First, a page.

Cláudia Cristina Bitencourt - Unisinos/Brasil Luciano Barin Cruz - HEC
Montreal/Canada Emmanuel Raufflet - HEC Montreal/Canada
Submission deadline: February 15, 2016
Issue estimated: July/August/2016
Societal problems represent both opportunities and hallenges for organizations. Issues such as poverty, climate change and inequality can be seen either as a burden or as a source for innovation. Multinational Corporations, Non-Profit Organizations (NGOs), Cooperatives and Social-Purpose Organizations have engaged in projects that can tackle some of these major societal issues.
Social innovation has emerged in recent years as an area of interest for scholars and practitioners (Nicholls et al. 2015). Although it has been discussed under different definitions, we refer to social innovation here as “new organizational and institutional forms, new ways of doing things, new social practices, new mechanisms, new approaches and new concepts that give rise to concrete achievements and improvements.” (CRISES, 2004:1).
The purpose of this Special Issue is to encourage scholars to view social innovation under different perspectives. We acknowledge the extent of empirical experiences based on different parts of the world and we wish to propose an open and systematic debate on theories influencing social innovation, methods used to study social innovation, managerial aspects of social innovation and types of social innovation.
This call is structured on the following (non-excluding) issues:
Theories influencing social innovation: Institutional theory (Barin Cruz, Delgado, Leca & Gond, forthcoming; Mair, Marti & Ventrasca, 2012), strategy (Herrera, 2015), and leadership (Marcy, 2015), resourced-based-view and competencies (Hart, 1995; Bitencourt & Oliveira, 2014; Berti & Bitencourt, 2012), organizational learning and learning based on social spaces (Chalmers, 2012; Mozzato & Bitencourt, 2014) are examples of theories that have been used to analyse SI in management. What is the potential of these theories in contributing to the SI issue? What other theoretical approaches have the potential to advance SI literature? What are possible contributions by theories from other fields (e.g. geography, political science, sociology, etc.) to explain further the SI phenomena? Is there such a thing as an SI theory or it is a phenomenon that needs an inter-disciplinarian approach to be explained and understood?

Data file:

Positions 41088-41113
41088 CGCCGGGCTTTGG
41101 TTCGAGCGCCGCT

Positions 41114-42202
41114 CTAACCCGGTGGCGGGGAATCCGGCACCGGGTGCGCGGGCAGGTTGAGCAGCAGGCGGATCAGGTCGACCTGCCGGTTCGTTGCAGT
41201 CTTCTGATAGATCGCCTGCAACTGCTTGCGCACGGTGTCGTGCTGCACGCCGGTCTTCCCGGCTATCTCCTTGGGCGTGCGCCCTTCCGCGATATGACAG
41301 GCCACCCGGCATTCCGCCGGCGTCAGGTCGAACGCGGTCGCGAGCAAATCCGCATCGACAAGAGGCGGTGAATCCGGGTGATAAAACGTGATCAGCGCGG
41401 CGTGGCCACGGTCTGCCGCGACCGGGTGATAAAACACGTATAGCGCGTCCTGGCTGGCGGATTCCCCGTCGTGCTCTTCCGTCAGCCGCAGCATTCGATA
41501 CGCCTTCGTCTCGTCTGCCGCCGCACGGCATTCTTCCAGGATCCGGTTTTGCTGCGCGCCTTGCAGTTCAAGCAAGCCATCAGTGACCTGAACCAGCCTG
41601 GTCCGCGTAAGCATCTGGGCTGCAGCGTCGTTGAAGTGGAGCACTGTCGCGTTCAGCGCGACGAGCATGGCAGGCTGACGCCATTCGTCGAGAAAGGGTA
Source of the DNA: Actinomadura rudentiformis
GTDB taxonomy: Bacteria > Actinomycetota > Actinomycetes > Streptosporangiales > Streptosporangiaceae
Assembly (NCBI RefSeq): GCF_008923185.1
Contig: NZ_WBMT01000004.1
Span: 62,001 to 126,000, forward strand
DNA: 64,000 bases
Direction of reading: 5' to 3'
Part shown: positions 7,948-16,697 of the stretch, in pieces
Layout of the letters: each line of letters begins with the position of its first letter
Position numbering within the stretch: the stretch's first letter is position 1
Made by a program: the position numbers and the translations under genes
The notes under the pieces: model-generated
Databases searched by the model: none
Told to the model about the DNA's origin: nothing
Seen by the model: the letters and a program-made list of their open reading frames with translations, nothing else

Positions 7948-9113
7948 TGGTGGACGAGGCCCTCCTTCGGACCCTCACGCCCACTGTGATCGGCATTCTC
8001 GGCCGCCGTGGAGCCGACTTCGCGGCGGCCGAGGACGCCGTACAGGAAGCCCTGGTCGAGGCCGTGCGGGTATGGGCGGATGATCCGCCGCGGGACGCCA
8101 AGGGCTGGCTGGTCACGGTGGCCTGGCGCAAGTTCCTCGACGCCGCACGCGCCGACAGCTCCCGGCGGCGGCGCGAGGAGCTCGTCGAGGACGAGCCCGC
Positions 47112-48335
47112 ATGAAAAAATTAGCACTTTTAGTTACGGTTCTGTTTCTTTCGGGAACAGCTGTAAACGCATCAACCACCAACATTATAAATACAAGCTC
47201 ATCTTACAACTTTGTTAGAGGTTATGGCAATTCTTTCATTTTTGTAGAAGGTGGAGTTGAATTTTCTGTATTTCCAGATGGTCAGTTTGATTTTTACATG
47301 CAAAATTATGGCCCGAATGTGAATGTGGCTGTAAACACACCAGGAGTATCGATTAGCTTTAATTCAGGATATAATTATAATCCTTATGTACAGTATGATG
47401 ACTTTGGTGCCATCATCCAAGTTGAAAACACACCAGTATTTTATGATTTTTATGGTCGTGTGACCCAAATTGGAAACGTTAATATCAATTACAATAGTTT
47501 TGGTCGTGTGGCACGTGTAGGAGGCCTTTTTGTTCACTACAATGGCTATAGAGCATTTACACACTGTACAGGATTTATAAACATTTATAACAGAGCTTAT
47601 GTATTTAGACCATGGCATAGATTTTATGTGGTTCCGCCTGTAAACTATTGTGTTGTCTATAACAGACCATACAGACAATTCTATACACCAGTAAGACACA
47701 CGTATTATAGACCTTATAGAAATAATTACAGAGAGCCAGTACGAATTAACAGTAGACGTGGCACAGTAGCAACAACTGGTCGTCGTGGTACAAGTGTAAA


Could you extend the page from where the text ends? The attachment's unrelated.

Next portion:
Research Methods and social innovation: SI can be understood from diverse angles (e.g. product, process, organizational form, outcomes, etc.), multiple methods can help to map, define and conceptualize social innovation and advance literature in the field. SI is also viewed as a research process per se which shifts the role of researchers to co-creators of social innovation. Which methods and epistemological approaches are mobilized to analyze different types of SI? From an epistemological dimension, what are the experiences of co-creating social innovation among researchers and actors? From a methodological viewpoint, what are the respective advantages of qualitative and quantitative methods in this field? How to use mix methods in the area and what are their potential and limitations? What are the implications of different data collection and analysis techniques?
Organizational aspects: “Managing” SI may be an oxymoron. For “managers” it is challenging and differs widely depending on the circumstances. In the case of social purpose organizations, sometimes, the use of traditional managerial tools and processes may not be adequate (Brown, 2015; Bitencourt et. al., 2014; Raufflet, Berranger & Gouin, 2008; Raufflet & Gurgel, 2007). We would like to explore several aspects of SI management. How is the SI development process (from an idea to its implementation)? What are the related SI phases and levels? How is the cooperative relationship between different agents involved in the SI unfolding process? What are the SI governance challenges?
Types of social innovation: SI can be seen as a product and a process. It can also be an organizational form with a social purpose, such as cooperatives (Leca, Gond & Barin Cruz, 2014), NGOs, social businesses (Yunus, Moingeon & Lehmann-Ortega, 2010), as a project with a social purpose in a traditional company (Porter & Kramer, 2011), as well as processes between organizations. Considering these multiple types of social innovation, we encourage studies aimed at issues such as: What are the facilitators and inhibitors involved in SI?; What is the impact of SI (transformations and other results) at different levels (individual, organizational, institutional)? How to evaluate the impacts and effects of social innovation? Do different types of SI always produce social transformation? Can social transformation be negative? What is the role of social entrepreneurs in social innovation?
This special issue welcomes submission of theoretical and/or empirical qualitative or quantitative studies, with a clear contribution to the advancement of knowledge in one or more of the four areas previously approached.
It must be noted that RAM will only accept unpublished journal papers.
Papers submitted in conferences are allowed. For this Special Issue, only papers written in English will be accepted.
Interested authors are strongly encouraged to submit their papers for review and publication. All Articles judged suitable for consideration will be reviewed in a double peer review process.
- At IDIOMA, select English.
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